And It Must Be Said

Thursday, January 19, 2006

THE American Defender

Last week at work I had to attend a safety session and I chose "Personal Safety." As part of the session I received an American Defender. That's right,THE American Defender Personal Safety Whistle.

As if all the jokes that come out of the name weren't enough (think - so that's how Bush pushes other countries around - duh!), included in the THE American Defender Personal Safety Whistle package were instructions: "How to use YOUR American Defender Personal Safety Whistle." Check some of these out, I have the instructions verbatim:

If you're accosted on the street:
1. Blow the whistle (because why dial 911 one from your cell if you've got a whistle - much more fun!)
2. Call the police as soon as possible.

If you fear trouble on the street:
1. Run toward the middle of the street (because getting run over is far better than getting mugged)
2. Blow your whistle.
3. Call the police.

If you see trouble from your home: (This one is the best)
1. Call the police. State address and nature of trouble.
2. Open a window and blow the whistle. (I'm not kidding, it really says this)
3. As other whistles blow, go outside, and - keeping a safe distance - continue blowing.

This last one kills me. Can you just picture people throwing open window after window as the alarm is sounded, blowing their hearts out? As if that weren't enough, then they follow the perpetrator all the while continuing to blow their whistles!

I'm all about safety. Really. And just to prove it - if you get into trouble, just call me....because I am YOUR American Defender. I am tough. I am vicious. AND I HAVE A WHISTLE!!!!

Monday, January 16, 2006

Wear Pink

A few weeks ago my spine surgeon was analyzing some spine x-rays I had and said “So, you have a mass in your breast?”

Hmmn. “Come again?”

I didn’t think much about it then or the weeks following the comment. My back was hurting badly which is why I was at the doctor in the first place and that took precedence in my medical issues mental time allotment.

Then there’s Christmas break and all the related fun and madness and I honestly forgot about it. Until Friday. Friday I freaked.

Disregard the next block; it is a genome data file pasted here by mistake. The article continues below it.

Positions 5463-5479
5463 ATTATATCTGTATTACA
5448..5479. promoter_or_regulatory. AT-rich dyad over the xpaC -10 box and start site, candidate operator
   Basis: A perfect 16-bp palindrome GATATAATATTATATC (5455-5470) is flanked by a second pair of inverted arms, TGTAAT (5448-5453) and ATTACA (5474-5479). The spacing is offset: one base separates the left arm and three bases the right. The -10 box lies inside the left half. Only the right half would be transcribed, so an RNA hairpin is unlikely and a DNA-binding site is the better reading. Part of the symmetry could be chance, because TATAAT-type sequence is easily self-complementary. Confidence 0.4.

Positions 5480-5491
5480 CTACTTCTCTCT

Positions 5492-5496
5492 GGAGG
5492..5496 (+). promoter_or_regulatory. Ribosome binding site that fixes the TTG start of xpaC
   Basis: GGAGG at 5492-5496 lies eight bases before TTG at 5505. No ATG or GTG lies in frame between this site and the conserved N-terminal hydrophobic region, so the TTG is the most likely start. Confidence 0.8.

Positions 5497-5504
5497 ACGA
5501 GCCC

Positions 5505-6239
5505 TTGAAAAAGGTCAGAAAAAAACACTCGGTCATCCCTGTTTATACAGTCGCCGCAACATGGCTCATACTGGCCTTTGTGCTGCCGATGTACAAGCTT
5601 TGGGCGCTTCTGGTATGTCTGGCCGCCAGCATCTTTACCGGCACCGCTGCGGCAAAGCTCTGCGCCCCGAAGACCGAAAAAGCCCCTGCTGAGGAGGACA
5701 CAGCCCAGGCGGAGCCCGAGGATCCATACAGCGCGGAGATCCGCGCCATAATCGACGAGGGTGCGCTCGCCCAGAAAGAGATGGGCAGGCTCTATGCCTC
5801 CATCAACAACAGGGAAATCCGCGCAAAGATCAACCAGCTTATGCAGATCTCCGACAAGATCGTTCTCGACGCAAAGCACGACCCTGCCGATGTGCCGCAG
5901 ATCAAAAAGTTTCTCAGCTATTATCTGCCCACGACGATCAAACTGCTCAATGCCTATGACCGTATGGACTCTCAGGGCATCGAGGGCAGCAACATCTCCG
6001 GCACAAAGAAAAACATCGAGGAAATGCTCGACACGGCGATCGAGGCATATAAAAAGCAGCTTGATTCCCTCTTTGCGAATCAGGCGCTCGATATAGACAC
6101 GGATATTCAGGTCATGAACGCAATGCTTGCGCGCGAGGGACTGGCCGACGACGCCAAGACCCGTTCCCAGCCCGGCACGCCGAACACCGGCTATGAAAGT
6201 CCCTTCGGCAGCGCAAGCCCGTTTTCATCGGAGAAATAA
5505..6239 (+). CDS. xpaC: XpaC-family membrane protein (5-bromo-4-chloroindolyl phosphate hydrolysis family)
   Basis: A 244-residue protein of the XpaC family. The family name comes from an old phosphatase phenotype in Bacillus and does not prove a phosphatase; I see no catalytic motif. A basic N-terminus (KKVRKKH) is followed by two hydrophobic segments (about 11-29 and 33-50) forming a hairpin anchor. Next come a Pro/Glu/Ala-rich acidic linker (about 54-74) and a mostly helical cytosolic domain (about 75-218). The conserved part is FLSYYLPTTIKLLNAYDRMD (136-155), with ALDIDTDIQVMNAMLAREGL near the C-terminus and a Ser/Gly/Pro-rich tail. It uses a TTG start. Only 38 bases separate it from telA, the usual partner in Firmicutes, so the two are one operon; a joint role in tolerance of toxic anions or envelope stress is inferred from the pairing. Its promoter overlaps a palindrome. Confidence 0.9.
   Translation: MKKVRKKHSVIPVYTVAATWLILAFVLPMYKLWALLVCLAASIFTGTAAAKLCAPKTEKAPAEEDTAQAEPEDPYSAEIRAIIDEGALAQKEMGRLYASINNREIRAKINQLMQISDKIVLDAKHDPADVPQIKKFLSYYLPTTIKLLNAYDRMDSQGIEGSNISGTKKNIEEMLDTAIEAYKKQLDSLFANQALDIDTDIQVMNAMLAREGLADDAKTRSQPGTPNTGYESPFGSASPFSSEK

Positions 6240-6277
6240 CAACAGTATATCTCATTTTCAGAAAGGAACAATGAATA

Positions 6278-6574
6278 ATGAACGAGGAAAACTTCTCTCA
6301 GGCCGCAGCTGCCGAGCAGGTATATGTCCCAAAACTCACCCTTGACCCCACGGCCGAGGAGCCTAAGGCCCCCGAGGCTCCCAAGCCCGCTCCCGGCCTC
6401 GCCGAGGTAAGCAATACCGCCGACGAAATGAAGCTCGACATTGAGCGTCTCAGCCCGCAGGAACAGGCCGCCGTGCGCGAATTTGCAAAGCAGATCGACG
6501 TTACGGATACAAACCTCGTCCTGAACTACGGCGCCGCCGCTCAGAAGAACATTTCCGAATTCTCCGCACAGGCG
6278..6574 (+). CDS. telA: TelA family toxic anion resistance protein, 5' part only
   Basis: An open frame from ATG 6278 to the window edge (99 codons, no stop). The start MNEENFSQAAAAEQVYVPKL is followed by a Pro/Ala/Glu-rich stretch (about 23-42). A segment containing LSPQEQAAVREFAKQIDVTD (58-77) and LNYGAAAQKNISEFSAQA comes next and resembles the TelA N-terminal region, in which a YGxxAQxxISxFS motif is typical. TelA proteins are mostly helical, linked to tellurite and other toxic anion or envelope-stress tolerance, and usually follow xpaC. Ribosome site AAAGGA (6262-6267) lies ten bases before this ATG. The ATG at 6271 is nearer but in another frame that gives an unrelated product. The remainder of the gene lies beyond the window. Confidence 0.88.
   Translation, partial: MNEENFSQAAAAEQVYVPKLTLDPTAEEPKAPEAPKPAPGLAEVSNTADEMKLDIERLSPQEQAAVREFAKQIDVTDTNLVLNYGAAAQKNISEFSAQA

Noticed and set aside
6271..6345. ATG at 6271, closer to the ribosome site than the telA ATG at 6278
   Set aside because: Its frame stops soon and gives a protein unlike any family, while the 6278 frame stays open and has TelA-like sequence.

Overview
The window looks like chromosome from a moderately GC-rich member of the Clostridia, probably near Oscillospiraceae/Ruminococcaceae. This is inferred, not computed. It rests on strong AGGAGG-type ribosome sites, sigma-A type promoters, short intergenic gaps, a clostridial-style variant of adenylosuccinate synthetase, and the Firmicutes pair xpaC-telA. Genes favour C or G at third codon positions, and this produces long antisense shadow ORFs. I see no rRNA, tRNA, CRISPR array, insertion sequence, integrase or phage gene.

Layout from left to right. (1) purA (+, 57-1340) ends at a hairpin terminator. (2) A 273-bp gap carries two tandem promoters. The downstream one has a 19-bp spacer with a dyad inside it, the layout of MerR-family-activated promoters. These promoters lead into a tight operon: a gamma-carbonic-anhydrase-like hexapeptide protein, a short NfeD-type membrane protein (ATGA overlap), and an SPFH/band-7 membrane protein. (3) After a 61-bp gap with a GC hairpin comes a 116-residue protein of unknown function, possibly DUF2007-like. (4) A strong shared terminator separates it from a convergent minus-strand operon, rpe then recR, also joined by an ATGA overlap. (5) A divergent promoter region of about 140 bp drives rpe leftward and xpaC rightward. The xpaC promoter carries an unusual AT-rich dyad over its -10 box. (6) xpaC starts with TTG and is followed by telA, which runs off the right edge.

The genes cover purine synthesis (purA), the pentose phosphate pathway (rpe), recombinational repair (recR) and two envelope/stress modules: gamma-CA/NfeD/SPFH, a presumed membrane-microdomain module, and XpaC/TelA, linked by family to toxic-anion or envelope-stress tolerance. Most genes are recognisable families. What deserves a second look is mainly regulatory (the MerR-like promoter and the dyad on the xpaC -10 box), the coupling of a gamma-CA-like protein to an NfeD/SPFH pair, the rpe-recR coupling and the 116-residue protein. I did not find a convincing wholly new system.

When I got back from California another doctor confirmed that yes, there was something there and yes, I should have it tested.

I take the afternoon off of work on Friday and go to my testing site. “Cancer Center” in swirly pink marks the door. I go inside. I am assaulted with pink and magazines. I get the nicest treatment from a medical receptionist I’ve ever had and am led into a cushion-y (pink) room where I sit and wait for a nurse (yes, my very own nurse). “My” nurse Amanda (dressed in pink) sits down in a chair next to me, looks me in my eyes, and talks to me about the procedure, the book I’m reading, and how I’m feeling. She is incredibly kind.

I put my gown on and put my clothes in a pink bag to take with me.

I wait for them to get the room ready. I told Amanda that I was fine, but really, I wasn’t quite. I allow my mind to wander to all of the what ifs….what if this is cancer? Would I finish school? Who would take care of Benj and make sure he didn’t live in a cardboard box? What if I never had kids? What about my list of 50 things to do before I die? Will I have a funeral in Texas and California? This is not happening….I am only 26.

Eventually we start the test and my blood pressure is going through the roof. It takes a while. I lay there, watching the screen, waiting for the technician to say “yep, there it is.” Everything on the screen looks like tumors. “All done.” I watch the technician, questioning her. She smiles. “I don’t see a thing. Nothing. You’re clear.” Phew….picture my nerves releasing like air from a balloon…I am floating, elated.

I meet with a doctor and discuss the test and am given my “report card” to put on the refrigerator that states I am “cancer free.” I walk to the car.

How did I celebrate my near-death miss? I sat in the car and prayed, and thanked God for good insurance and medicine and good friends and even the state of Texas. And I told Him that I would be this thankful even if the news had not been good, that even if I was dying next week, that I would praise Him in just this way.

I call Benj and tell him he’s stuck with me for a few more years. He laughs. I think its just from the relief of knowing that he won’t have to eat Carl’s Jr for the rest of his life.

I go back home and a bunch of my students are playing touch football in the park next to the parking lot. “Greeettaa!!! Coomme plllaaayyyeeee! So I do. Girls against boys. We are trounced. It is fabulous.

Then I walk into our apartment, change clothes, and walk to the gym. I run 5 miles. I walk home. For 5 hours on Friday I experienced the feeling that comes with the clichéd “new lease on life.” Of course, I was called back to reality as soon as I got home, but for just a few hours I was given the opportunity to explore my mortality, my faith, and my time. It was scary, but scary-good.

For the women in my life: Do self-exams. Get an annual exam. Go to the doctor immediately if you find something…or if you even think you find something. And also… wear some pink.